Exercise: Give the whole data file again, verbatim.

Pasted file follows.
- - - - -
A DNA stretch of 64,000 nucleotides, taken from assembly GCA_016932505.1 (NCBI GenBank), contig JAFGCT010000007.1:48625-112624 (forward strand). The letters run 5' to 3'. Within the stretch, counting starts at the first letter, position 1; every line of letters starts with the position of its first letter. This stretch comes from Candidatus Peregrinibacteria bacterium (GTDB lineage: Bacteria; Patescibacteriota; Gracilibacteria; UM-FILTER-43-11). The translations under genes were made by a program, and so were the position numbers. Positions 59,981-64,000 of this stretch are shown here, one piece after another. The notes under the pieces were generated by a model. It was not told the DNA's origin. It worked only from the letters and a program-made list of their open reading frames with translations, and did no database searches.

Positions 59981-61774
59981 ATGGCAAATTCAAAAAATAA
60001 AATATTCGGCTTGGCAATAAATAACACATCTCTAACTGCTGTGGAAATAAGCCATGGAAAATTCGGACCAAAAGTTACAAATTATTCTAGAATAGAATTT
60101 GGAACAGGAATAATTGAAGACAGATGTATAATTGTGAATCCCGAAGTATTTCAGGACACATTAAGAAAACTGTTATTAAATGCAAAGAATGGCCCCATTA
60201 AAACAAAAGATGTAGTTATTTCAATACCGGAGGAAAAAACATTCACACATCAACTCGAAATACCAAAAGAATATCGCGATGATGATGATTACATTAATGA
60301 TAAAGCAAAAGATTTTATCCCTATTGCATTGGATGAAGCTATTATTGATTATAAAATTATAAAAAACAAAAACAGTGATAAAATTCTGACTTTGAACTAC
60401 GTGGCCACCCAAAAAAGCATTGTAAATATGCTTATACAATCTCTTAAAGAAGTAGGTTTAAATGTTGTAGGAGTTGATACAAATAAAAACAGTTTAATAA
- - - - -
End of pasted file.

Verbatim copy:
A DNA stretch of 64,000 nucleotides, taken from assembly GCA_016932505.1 (NCBI GenBank), contig JAFGCT010000007.1:48625-112624 (forward strand). The letters run 5' to 3'. Within the stretch, counting starts at the first letter, position 1; every line of letters starts with the position of its first letter. This stretch comes from Candidatus Peregrinibacteria bacterium (GTDB lineage: Bacteria; Patescibacteriota; Gracilibacteria; UM-FILTER-43-11). The translations under genes were made by a program, and so were the position numbers. Positions 59,981-64,000 of this stretch are shown here, one piece after another. The notes under the pieces were generated by a model. It was not told the DNA's origin. It worked only from the letters and a program-made list of their open reading frames with translations, and did no database searches.

Positions 59981-61774
59981 ATGGCAAATTCAAAAAATAA
60001 AATATTCGGCTTGGCAATAAATAACACATCTCTAACTGCTGTGGAAATAAGCCATGGAAAATTCGGACCAAAAGTTACAAATTATTCTAGAATAGAATTT
60101 GGAACAGGAATAATTGAAGACAGATGTATAATTGTGAATCCCGAAGTATTTCAGGACACATTAAGAAAACTGTTATTAAATGCAAAGAATGGCCCCATTA
60201 AAACAAAAGATGTAGTTATTTCAATACCGGAGGAAAAAACATTCACACATCAACTCGAAATACCAAAAGAATATCGCGATGATGATGATTACATTAATGA
60301 TAAAGCAAAAGATTTTATCCCTATTGCATTGGATGAAGCTATTATTGATTATAAAATTATAAAAAACAAAAACAGTGATAAAATTCTGACTTTGAACTAC
60401 GTGGCCACCCAAAAAAGCATTGTAAATATGCTTATACAATCTCTTAAAGAAGTAGGTTTAAATGTTGTAGGAGTTGATACAAATAAAAACAGTTTAATAA